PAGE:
The Kazakhs are a Turkic people who were part of a wave of migration of nomadic groups from Mongolia into Central Asia in ancient times. A national identity emerged after AD 400, but for the next fourteen centuries they were ruled by a succession of invaders, beginning with Arab conquerors in the 700s who brought Islam with them. Mongols arrived five centuries later, and established the Kazakh Khanate in 1456. From 1884 to 1918 the Kazakhs were unwilling subjects of imperial Russia. After the 1917 Bolshevik Revolution and the end of Czarist Russia, Kazakh nationalist elements established a secular, independent government called Alash Orda, or Horde of Alash, which borrowed its name from a legendary figure in Kazakh history.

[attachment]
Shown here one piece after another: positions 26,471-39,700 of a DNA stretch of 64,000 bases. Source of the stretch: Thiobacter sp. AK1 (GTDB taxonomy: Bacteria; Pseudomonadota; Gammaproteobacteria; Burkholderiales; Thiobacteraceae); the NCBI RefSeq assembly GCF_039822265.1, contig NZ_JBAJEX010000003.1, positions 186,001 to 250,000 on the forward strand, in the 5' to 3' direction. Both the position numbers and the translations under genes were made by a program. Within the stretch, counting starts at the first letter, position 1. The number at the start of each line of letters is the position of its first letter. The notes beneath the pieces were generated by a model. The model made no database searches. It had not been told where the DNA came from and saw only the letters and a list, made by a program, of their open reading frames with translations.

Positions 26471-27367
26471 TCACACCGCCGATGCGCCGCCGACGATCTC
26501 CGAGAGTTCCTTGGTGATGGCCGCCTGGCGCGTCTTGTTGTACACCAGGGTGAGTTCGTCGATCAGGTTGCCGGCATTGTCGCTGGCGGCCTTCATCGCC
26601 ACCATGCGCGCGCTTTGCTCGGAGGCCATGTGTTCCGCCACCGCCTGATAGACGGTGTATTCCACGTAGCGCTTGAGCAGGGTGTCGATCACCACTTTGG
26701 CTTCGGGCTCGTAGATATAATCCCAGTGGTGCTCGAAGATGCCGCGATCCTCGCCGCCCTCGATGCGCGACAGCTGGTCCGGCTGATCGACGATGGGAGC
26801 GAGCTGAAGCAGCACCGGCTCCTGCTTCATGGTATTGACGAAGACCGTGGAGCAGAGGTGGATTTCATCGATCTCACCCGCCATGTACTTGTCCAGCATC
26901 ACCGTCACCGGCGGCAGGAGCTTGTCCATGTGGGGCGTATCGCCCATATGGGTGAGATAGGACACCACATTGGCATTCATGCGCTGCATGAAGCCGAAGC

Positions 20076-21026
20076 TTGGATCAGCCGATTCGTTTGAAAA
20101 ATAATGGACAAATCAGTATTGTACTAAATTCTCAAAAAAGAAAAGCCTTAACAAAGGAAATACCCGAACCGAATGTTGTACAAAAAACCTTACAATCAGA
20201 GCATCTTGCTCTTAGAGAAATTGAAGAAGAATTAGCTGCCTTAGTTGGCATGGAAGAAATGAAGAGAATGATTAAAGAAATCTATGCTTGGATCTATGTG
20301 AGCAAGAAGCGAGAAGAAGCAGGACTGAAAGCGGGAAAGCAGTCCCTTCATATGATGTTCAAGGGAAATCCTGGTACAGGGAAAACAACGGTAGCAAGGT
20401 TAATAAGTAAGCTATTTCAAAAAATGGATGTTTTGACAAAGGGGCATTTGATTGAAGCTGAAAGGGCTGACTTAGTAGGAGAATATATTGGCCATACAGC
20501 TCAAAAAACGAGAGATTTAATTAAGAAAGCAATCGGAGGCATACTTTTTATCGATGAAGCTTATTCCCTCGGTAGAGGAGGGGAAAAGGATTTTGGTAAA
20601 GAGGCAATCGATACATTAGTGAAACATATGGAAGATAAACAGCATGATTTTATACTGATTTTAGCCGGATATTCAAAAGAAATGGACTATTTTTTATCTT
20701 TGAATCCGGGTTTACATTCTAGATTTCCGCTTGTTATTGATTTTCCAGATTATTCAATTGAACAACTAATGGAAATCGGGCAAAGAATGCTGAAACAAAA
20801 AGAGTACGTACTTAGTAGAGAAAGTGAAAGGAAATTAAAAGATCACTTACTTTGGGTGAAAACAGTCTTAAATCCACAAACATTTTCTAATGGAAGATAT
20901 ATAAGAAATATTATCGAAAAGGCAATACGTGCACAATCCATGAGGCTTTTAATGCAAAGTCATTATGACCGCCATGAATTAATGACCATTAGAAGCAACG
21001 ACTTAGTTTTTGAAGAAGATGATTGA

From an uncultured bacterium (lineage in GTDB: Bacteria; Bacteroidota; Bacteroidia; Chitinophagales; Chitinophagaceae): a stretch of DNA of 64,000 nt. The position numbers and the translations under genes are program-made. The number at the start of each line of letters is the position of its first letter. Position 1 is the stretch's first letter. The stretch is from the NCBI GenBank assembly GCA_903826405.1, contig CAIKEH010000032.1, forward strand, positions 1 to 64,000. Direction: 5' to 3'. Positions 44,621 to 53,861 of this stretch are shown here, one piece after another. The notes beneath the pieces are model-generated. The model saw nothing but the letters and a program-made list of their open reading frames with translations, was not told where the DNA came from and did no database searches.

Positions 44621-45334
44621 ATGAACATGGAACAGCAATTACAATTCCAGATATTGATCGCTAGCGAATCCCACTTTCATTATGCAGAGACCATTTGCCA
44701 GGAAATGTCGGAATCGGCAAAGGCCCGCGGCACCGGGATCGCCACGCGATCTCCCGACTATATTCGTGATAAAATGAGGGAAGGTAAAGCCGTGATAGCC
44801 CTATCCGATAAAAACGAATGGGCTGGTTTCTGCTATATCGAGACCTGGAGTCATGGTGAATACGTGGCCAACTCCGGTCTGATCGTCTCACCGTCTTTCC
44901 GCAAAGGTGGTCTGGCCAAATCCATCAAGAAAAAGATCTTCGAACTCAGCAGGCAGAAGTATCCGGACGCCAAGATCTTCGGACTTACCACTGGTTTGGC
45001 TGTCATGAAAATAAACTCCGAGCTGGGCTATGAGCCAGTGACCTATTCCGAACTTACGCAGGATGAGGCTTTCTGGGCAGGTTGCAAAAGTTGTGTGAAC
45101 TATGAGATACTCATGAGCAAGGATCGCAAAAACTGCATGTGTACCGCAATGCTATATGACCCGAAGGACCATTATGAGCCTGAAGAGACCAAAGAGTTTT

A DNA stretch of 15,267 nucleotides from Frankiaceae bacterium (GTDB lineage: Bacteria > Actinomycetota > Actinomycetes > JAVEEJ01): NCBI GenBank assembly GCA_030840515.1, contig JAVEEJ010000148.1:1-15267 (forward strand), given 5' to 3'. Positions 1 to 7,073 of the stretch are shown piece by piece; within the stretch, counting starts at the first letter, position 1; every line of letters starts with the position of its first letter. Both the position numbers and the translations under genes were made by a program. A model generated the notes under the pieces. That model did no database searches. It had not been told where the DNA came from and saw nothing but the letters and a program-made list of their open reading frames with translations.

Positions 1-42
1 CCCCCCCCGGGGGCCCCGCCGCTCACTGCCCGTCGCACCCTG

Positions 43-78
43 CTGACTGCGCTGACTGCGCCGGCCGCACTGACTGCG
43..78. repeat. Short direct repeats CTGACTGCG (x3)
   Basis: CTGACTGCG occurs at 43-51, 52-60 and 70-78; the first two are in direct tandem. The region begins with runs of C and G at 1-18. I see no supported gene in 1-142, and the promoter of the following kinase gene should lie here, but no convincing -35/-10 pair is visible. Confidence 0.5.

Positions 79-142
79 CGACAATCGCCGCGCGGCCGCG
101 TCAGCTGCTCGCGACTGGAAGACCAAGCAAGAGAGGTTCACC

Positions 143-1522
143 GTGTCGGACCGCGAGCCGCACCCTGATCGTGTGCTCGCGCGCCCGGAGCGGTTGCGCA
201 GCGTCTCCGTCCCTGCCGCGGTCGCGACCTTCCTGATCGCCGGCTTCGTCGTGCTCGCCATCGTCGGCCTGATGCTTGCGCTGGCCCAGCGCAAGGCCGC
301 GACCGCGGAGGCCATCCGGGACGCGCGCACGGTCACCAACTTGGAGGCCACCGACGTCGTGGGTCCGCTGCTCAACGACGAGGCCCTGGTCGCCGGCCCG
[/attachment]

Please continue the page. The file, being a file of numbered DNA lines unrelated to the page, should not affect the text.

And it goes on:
Alash Orda lasted from December 1917 to May 1920, when it was incorporated into the Soviet Union after losing a series of skirmishes against the Bolsheviks. It became the Kazakh Soviet Socialist Republic, and Moscow encouraged internal emigration policies that resulted in a large number of ethnic Russians settling in the region. When the Soviet Union collapsed in August 1991 after an attempted coup in Moscow, Kazakhstan was one of several constituent republics of the Soviet Union to declare their independence. In December 1991, the newly created Republic of Kazakhstan joined the Commonwealth of Independent States, an alliance of eleven former Soviet republics.